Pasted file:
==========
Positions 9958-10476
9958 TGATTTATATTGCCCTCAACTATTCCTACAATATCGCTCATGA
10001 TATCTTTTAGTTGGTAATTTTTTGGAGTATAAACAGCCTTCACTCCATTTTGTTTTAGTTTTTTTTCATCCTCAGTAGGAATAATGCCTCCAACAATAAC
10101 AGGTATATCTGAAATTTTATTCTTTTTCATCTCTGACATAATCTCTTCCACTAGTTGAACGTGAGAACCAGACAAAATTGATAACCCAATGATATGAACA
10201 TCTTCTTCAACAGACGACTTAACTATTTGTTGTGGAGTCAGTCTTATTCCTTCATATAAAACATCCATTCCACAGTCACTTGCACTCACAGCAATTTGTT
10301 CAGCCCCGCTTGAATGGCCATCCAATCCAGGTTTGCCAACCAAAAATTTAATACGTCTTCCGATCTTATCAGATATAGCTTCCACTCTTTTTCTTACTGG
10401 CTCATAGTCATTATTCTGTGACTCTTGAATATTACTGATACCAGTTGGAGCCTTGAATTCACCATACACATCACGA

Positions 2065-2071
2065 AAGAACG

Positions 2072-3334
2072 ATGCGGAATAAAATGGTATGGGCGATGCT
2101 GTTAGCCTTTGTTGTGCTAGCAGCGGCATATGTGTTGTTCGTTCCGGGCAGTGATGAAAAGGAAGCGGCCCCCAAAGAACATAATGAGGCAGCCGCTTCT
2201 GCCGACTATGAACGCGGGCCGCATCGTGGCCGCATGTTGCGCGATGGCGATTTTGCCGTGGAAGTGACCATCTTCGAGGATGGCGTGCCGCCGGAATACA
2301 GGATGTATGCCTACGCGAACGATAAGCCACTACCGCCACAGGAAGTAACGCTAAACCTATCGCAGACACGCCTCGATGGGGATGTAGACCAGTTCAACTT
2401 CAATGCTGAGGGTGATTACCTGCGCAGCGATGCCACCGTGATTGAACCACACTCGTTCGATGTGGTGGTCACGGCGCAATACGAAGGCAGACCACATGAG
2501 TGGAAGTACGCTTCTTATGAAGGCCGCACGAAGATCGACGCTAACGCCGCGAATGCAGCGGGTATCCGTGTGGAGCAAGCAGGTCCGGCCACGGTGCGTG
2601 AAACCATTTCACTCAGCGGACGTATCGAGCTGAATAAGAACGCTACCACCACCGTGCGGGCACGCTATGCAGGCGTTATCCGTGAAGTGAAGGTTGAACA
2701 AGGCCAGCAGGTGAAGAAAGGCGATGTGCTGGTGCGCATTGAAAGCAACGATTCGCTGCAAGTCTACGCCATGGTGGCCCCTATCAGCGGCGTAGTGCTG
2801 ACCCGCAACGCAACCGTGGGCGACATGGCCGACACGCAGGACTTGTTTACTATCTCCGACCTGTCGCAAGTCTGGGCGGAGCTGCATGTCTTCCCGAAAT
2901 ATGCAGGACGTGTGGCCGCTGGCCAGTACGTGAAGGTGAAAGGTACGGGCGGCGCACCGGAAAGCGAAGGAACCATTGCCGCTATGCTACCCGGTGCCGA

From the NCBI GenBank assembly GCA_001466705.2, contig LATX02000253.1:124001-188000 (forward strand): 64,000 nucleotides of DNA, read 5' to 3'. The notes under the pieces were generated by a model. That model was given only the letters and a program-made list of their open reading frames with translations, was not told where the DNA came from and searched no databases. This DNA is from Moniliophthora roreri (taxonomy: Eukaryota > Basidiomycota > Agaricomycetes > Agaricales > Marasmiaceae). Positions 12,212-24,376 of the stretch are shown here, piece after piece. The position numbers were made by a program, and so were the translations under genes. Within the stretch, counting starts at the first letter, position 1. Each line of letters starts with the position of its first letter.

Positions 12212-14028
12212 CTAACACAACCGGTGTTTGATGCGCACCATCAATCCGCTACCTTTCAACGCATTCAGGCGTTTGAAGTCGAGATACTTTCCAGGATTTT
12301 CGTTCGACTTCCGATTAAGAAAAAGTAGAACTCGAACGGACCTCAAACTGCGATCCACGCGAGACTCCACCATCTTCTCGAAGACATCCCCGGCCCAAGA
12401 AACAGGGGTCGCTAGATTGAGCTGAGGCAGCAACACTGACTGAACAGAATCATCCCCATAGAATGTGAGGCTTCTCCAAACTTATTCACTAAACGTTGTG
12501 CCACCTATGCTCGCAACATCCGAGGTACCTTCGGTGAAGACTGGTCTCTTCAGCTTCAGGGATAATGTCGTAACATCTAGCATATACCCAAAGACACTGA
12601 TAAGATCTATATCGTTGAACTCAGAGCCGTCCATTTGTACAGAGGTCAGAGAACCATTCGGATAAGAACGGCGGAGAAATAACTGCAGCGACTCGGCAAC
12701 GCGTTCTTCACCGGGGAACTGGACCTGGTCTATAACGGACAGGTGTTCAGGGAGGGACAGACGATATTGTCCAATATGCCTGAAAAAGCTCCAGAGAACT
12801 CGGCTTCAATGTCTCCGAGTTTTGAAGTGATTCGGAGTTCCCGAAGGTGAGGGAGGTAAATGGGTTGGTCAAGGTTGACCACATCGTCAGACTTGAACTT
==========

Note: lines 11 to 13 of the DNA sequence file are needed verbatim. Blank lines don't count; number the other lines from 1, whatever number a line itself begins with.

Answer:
2072 ATGCGGAATAAAATGGTATGGGCGATGCT
2101 GTTAGCCTTTGTTGTGCTAGCAGCGGCATATGTGTTGTTCGTTCCGGGCAGTGATGAAAAGGAAGCGGCCCCCAAAGAACATAATGAGGCAGCCGCTTCT
2201 GCCGACTATGAACGCGGGCCGCATCGTGGCCGCATGTTGCGCGATGGCGATTTTGCCGTGGAAGTGACCATCTTCGAGGATGGCGTGCCGCCGGAATACA